Our XPS 15 review unit was configured with the eight-core Core i7-10875H CPU while the ThinkPad X1 Extreme Gen 3 was limited to a six-core Core i7-10850H, and the results only slightly favored the XPS 15 in spite of its extra two cores and four threads. However, both laptops provide excellent performance for creative types who need the extra CPU power for photo and video editing.

With a GTX 1650 Ti in all but one configuration across the two machines, the XPS 15 and ThinkPad X1 Extreme are both capable gaming laptops, too. Both are able to hit solid framerates in games like Battlefield V, Civilization VI, and Fortnite at 1080p with Medium to High settings. A more demanding game like Assassin’s Creed Odyssey favors the ThinkPad, however. This is likely a thermal issue for the XPS 15, allowing the ThinkPad to take better advantage of the hardware when its pushed to its limits.

The ThinkPad enjoyed the Samsung OLED display with awesome colors, contrast, and brightness, along with some of the deepest blacks you’ll find on a laptop. The XPS 15’s 4K IPS display was no slouch either, actually covering a few percentage points more of the Adobe RGB gamut (100% versus 98%) but not approaching the ThinkPad’s contrast. Both also provide excellent support for Dolby Vision high dynamic range (HDR) video, although the ThinkPad’s OLED display makes Netflix HDR a sublime experience.

You can get also equip the ThinkPad with Full HD and IPS 4K displays and with and without touch. Dell, by contrast, offers Full HD non-touch display or a 4K touch display.


No 15-inch laptop is as portable as some of the smaller form-factor alternatives out there, but the two laptops in this head-to-head aren’t blocky workstations by any means. Indeed, Lenovo has gone out of its way to make the ThinkPad X1 Extreme much sleeker and streamlined than the other laptops in its professionally targeted range. It measures 14.2 x 9.7 x 0.7 inches and weighs just 3.76 pounds as its starting weight.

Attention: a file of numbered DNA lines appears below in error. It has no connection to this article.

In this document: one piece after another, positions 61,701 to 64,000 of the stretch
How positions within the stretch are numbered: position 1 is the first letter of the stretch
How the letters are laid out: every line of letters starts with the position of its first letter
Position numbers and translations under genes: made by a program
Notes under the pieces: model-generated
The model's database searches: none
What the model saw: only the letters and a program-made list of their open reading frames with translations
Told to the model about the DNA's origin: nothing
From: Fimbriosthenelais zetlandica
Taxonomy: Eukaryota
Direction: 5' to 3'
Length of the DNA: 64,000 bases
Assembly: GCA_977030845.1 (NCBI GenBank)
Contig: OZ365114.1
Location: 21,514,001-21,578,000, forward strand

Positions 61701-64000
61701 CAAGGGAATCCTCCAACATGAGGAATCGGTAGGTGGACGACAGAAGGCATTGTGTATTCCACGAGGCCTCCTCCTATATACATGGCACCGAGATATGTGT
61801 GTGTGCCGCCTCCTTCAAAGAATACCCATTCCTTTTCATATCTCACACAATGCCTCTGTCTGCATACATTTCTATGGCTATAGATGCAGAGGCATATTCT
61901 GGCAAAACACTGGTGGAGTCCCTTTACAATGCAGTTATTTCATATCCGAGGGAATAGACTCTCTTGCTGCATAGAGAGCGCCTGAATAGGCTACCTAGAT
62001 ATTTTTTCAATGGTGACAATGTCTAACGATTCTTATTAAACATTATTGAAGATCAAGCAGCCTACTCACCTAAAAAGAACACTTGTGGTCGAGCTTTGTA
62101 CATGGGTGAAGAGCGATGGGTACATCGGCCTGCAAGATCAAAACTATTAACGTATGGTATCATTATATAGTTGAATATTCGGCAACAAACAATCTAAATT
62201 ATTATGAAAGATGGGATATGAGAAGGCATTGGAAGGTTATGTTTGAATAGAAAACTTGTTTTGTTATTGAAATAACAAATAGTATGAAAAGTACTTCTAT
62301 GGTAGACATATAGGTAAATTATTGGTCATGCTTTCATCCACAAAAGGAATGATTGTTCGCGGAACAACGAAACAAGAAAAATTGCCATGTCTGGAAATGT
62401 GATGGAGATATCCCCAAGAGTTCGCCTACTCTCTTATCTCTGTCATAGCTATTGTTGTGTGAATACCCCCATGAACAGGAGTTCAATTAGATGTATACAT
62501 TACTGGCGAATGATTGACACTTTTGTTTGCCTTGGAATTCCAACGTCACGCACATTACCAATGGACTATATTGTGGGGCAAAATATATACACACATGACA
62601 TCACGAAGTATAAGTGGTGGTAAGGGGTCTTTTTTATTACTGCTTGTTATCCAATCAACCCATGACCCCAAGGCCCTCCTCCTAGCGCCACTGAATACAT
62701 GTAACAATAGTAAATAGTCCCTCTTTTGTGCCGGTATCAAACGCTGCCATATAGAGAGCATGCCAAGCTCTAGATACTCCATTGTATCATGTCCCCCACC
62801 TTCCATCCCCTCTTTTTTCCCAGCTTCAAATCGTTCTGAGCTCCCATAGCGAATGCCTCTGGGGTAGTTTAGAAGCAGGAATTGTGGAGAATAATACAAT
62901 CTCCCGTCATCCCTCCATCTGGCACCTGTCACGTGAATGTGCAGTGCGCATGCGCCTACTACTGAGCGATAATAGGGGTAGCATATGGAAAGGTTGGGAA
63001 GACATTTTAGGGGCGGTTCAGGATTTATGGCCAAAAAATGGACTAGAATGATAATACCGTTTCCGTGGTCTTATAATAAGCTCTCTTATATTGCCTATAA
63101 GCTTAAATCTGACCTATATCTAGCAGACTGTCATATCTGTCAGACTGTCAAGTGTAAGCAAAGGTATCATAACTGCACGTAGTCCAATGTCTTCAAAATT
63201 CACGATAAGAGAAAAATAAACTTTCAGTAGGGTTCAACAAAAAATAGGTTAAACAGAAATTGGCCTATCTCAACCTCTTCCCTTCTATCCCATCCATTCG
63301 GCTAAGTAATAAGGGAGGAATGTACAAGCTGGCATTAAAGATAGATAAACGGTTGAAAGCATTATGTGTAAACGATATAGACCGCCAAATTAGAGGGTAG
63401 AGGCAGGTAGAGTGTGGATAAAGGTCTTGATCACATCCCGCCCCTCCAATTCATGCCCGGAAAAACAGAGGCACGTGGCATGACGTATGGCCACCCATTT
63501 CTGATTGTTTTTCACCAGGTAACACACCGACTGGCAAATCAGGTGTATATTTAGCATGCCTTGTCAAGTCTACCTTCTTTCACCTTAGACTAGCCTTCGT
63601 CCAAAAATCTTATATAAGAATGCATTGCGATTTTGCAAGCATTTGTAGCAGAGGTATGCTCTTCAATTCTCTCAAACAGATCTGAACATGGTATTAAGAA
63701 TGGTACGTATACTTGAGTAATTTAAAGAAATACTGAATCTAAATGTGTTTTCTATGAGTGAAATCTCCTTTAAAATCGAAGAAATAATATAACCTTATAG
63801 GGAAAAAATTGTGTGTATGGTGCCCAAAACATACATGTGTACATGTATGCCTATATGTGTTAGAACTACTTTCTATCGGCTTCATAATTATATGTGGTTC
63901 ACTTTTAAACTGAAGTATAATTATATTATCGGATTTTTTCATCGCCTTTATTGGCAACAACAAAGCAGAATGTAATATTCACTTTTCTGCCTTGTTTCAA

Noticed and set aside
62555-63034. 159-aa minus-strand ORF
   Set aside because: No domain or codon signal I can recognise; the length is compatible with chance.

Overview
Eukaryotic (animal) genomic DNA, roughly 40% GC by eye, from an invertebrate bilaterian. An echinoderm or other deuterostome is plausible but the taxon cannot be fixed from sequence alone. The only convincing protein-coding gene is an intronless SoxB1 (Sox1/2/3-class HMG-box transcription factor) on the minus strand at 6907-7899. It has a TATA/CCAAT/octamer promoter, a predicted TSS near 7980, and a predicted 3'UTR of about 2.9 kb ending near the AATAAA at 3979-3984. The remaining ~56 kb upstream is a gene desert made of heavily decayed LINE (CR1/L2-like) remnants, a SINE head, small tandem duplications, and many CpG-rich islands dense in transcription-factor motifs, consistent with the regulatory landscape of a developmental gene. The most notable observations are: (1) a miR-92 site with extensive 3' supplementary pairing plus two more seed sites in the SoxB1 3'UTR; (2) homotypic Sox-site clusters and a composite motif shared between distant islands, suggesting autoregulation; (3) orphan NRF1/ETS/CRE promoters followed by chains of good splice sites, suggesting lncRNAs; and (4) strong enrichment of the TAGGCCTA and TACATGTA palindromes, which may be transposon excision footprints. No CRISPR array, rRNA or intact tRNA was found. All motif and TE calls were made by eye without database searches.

The XPS 15 is definitely the trimmer device, at 13.57 x 9.06 x 0.71 inches, but not by a huge margin. It is a little heavier, though, weighing 4.5 pounds with the larger battery option. That battery is available in 84 watt-hours (a substantial decrease from the 97 watt-hours in the earlier version), with the option of a significantly smaller 56 watt-hours in some configurations.

Our team tested a larger rendition with a 4K IPS display. We tracked a lifespan of a little over seven hours during our video loop experiment. There are a few upgraded laptops out there that feature low-power Full HD screens, which outperform this one, but the OLED-equipped ThinkPad is nearly an hour behind with an 80 watt-hour charge. We recognize that it’s a decent result, but the XPS 15 is still the champion when it comes to efficiency.

Efficiency and style trump grunt

Throughout our competitive testing of similar hardware structures, the Dell XPS 15 reigned supreme this time around (by a thread). Although it doesn’t have an identical collection of ports, it’s cheaper (especially at the lower end). We discovered that it also has a greater battery life, especially for those who opt for a Full HD display. 

If you appreciate the ThinkPad’s design and feel, you may want to consider it as an option. Its brilliant HDR display is unbeatable, but the XPS 15 is still our favorite for the 15-inch form factor. It really is the total package, providing impeccable performance and functionality not only in general use but also with gaming. Not to mention it can last super long on a single charge (and looks good doing it). 

It’s the complete package, offering great performance in general usage and gaming and long life on a single charge, and it looks good too.